By: Maureen Sullivan
Email:moe@bigsky.net

-------------------------------------------------------------------- Mon Nov 10 00:58:12 1997

1859: Robert SULLIVAN in Australia

On 10 Sept 1852, Robert SULLIVAN, widower, married Mary Annie BOOKER (Mrs WALDRON) in Goulburn NSW Australia. It is said that Robert was born at the Battle of Waterloo, where his father, Daniel SULLIVAN was a soldier and his mother Mary nee BUTLER was a nurse. He appears to have emigrated to Australia from Manchester, England, but nothing is known of his early life as yet. In Australia he settled and became a farmer at Boree Creek, NSW. He died there on 26 June 1887 aged 80 and is buried at Stone Quarry Cemetery, Taralga NSW Australia. His second wife Mary bore him a son Robert b20 Jul 1860 and three daughters, Jane born 20 Dec 1861, Ellen born 20 Nov 1863, and Anne born 21 September 1865. Ellen married Charles SPICER. Jane and Anne married John Thomas WILLIAMS and John's brother James WILLIAMS, respectively. Robert never married, and thus, sadly, that was the end of the SULLIVAN name. ....Unless we can find out who his first wife was and whether she bore him any sons. Perhaps we'll find one day the name SULLIVAN continued in this line! Please let me know if you come across him!

By: Kay Williams
Email:williams@terrigal.net.au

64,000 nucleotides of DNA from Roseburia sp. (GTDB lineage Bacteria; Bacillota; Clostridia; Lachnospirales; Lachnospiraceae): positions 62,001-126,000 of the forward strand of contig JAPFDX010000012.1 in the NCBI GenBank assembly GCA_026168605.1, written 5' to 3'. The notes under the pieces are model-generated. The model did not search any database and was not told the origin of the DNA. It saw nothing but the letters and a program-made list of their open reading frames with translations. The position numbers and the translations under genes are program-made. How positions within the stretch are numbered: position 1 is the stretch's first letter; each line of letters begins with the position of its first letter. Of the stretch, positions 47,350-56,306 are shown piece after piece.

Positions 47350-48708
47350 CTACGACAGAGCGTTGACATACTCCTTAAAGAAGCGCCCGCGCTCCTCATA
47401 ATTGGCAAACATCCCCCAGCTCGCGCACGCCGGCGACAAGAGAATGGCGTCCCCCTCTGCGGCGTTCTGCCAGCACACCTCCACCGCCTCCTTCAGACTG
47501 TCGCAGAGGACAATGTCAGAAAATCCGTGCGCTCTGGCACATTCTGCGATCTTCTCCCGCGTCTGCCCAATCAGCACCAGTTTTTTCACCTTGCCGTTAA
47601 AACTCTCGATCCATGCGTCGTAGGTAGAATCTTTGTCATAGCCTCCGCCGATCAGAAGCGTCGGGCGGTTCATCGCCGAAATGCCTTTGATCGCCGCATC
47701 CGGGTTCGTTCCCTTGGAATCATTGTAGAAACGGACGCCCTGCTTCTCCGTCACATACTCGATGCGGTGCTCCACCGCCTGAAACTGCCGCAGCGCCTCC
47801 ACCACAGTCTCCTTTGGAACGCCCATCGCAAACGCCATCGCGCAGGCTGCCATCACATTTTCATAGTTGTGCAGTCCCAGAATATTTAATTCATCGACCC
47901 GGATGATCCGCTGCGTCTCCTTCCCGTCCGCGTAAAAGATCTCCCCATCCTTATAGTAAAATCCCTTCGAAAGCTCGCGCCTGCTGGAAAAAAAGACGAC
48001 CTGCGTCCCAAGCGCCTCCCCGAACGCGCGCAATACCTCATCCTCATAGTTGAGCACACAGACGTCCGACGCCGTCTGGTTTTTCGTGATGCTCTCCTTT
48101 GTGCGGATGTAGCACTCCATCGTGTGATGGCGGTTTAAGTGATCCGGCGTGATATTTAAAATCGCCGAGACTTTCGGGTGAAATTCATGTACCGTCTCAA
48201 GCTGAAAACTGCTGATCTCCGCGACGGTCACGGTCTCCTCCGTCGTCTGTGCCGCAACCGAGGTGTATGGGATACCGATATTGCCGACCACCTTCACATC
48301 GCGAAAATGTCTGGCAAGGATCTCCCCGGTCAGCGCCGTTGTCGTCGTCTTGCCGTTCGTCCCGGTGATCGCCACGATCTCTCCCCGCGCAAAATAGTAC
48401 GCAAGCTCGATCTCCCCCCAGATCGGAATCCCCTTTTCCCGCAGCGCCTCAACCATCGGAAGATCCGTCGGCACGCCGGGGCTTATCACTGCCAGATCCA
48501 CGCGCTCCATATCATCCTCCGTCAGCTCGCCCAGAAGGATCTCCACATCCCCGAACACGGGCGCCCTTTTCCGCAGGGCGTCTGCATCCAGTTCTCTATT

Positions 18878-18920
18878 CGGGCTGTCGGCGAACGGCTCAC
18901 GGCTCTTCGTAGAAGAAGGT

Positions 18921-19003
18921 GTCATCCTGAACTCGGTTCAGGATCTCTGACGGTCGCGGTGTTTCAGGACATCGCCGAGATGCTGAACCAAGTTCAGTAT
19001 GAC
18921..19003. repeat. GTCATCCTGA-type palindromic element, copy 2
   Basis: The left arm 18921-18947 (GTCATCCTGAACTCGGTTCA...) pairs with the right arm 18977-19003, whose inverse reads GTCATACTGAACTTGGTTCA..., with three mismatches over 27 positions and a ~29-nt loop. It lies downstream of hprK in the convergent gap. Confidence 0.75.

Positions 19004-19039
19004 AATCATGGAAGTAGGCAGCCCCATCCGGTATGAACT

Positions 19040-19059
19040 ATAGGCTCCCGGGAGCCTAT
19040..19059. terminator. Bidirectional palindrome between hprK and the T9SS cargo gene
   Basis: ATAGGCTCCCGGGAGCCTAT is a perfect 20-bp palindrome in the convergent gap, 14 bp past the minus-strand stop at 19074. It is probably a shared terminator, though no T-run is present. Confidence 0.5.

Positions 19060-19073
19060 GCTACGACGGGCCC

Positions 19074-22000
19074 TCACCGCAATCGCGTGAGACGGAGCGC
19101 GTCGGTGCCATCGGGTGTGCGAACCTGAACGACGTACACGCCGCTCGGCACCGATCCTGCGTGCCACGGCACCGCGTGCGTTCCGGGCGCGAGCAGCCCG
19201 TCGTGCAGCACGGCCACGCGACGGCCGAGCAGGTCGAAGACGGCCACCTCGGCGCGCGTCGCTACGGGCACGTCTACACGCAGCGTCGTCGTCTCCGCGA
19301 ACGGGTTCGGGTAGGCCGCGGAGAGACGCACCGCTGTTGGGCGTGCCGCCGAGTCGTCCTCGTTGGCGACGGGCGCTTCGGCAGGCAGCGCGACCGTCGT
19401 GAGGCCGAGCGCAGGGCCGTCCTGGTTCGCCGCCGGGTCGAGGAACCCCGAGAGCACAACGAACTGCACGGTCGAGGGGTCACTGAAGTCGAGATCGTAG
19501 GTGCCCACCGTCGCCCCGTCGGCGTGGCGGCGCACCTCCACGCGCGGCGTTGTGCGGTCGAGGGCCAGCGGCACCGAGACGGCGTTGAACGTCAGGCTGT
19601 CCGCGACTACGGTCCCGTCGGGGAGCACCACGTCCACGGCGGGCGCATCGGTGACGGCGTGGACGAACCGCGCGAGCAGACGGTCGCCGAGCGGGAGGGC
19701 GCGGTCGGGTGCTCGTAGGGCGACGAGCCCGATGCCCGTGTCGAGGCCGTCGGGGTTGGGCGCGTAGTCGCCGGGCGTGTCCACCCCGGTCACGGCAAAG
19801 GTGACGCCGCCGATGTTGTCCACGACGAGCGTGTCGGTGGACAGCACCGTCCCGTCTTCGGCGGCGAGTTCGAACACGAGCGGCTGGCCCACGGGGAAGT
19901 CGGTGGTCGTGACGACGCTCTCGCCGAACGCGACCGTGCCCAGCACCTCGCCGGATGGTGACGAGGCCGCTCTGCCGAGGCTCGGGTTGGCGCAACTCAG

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533

1948: Hit by a car


Barney Sullivan of So.Glens falls NY Died today as a result of being hit by a car. Mr. Sullivan who had been drinking all day refused treatment at the glens falls hospital and went home to his 3 sons and 1 daughter. He passed away in the morning. Sullivan was in the moving business and was widely known for his booming laugh. His oldest son carried on the business and became a allied van lines franchisee until 1969. He passed away in 1981. More later

By: Mike sullivan
Email:shawn1952@webtv.net

-------------------------------------------------------------------- Fri Nov 14 15:31:19 1997

1997: Great Site!

Thank You for this insight into my husband's character!

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534

1907: Only sad tales to tell


My Father, Timothy Denis Sullivan, was born in Kerry on March 3, l907. He never spoke much of his Father because he only had sad tales to tell. So he never told us about his father Denis Sullivan (Big Din) who was a boxer in his youth. How can I get information about Big Din? I would like pictures or articles if they exist!

By: Peg Sullivan
Email:MCHRI 14161

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535

1875: Arrives in So. Glens Falls


1875 Michael Sullivan marries his wife Ellen. they build a house on 2nd street in So. glens Falls NY which is still occupied by Sullivans today. They have quite a few children including Barney, Jim and Cornieliuos. Barney marries Ann Gridley in about 1920. Ann couldnt stand living with all the hard drinking Sullivan men so she abandoned Barney 3 sons and a daughter. Barney jr john alice and floyd. That generation of Sullivans all stayed in the adirondack area except for Floyd. Floyd served in the army attended Boston Universtity and taught school in Miniola ny for 30 years before moing to arizona. More later